I was looking forward to it for a long time knowing that I would be reconnecting live & in person with people I haven’t seen since the last summit i was able to attend in Phoenix circa 2014.  Then, I was 2 years fresh off of the loss of Delilah, only a year and a half into running the Tangerine Owl Project and still super motivated to connect with others who wanted to help NICU families.

Though I have kept in touch with and kept a few tabs on some of the amazing people & organizations that I knew, there is just something about being there in person that has reinvigorated the drive in me that has been somewhat lacking, somewhat exhausted, at times somewhat frustrated and disappointed in myself, and even somewhat burnt out.

I felt like I haven’t been able to do a ton of meaning full things for Tangerine Owl for a few reasons over the last few years….  We have had a lot of transitions in family and work, increasing responsibilities with work, and have taken on more volunteer opportunities around Maternal Mental Health, infant loss, and things at the kids school.  I also had not yet been able to put my finger on exactly HOW to serve people through Tangerine Owl without being a clinician, a licensed anything, or having a ton of disposable income.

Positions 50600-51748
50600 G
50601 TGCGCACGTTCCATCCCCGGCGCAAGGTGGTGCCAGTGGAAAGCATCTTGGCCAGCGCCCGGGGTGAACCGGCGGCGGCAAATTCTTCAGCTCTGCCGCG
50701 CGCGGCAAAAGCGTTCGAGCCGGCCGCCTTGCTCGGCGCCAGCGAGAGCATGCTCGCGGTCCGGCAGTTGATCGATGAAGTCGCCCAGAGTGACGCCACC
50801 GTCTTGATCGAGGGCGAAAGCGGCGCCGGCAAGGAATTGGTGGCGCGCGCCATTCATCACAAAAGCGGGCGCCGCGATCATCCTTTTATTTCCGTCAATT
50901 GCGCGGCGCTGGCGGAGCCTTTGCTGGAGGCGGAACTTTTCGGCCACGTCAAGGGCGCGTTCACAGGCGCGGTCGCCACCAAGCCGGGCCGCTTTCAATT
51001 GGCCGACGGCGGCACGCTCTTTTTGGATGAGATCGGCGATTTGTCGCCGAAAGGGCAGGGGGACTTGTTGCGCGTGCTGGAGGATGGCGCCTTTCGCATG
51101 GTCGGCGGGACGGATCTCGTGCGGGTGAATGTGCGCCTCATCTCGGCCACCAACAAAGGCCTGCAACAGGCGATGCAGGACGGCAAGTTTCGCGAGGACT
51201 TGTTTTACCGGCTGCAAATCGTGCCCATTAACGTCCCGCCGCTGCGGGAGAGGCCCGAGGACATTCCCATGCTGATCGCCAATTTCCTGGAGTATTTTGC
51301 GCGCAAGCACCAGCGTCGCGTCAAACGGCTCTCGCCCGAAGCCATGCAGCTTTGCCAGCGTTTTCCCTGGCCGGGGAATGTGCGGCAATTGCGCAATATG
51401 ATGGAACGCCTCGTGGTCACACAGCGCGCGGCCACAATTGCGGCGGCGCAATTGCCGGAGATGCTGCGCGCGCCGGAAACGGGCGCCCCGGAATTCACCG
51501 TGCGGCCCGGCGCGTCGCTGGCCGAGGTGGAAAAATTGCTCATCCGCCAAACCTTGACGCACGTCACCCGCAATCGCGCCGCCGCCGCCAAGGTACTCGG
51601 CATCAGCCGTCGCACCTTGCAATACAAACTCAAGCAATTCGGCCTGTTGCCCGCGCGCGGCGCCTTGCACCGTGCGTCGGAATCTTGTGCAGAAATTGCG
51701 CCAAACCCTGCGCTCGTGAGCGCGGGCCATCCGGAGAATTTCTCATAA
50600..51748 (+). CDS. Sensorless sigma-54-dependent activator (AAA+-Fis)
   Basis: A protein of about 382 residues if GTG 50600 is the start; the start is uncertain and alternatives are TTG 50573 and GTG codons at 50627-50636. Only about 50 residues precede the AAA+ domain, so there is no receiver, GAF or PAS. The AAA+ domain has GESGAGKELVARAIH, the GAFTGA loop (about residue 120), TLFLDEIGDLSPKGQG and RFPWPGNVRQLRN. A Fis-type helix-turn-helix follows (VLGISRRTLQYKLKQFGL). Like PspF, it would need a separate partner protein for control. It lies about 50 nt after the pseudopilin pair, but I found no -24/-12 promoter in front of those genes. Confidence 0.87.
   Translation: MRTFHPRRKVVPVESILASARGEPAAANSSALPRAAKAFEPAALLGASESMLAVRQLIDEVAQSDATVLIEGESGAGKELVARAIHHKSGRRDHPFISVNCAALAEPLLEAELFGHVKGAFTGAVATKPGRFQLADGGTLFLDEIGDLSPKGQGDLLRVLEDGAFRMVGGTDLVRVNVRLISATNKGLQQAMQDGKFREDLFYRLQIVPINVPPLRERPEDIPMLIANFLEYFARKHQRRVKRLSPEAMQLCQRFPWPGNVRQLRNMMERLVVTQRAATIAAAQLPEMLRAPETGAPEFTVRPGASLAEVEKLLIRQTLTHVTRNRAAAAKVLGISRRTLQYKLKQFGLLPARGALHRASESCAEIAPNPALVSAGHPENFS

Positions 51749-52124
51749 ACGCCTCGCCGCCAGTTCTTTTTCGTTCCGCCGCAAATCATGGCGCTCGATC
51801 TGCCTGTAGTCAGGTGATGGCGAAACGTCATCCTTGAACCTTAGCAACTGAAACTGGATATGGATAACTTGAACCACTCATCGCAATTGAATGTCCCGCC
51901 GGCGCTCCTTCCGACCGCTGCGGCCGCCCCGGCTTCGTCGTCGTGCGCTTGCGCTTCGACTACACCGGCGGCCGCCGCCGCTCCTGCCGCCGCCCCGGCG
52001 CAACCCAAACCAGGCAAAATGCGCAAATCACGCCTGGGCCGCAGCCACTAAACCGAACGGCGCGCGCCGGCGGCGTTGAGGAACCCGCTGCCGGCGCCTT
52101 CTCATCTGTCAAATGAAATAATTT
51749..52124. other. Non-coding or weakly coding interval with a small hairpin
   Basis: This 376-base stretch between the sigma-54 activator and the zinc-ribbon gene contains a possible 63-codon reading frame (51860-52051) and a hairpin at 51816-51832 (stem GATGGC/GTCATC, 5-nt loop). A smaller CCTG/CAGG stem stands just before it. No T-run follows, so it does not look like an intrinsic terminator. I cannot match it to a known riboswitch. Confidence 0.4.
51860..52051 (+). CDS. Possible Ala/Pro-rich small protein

Being at this summit for me was a chance to meet and learn from a number of simply phenomenal individuals and give hugs to those who I have missed and talked with virtually for awhile. I learned more about self care and got some pointers on what I can do to help balance myself, I learned what others in the space are doing to care for NICU families and how.  I learned more about a lot of things. I got a chance to relax a bit and indulge a bit.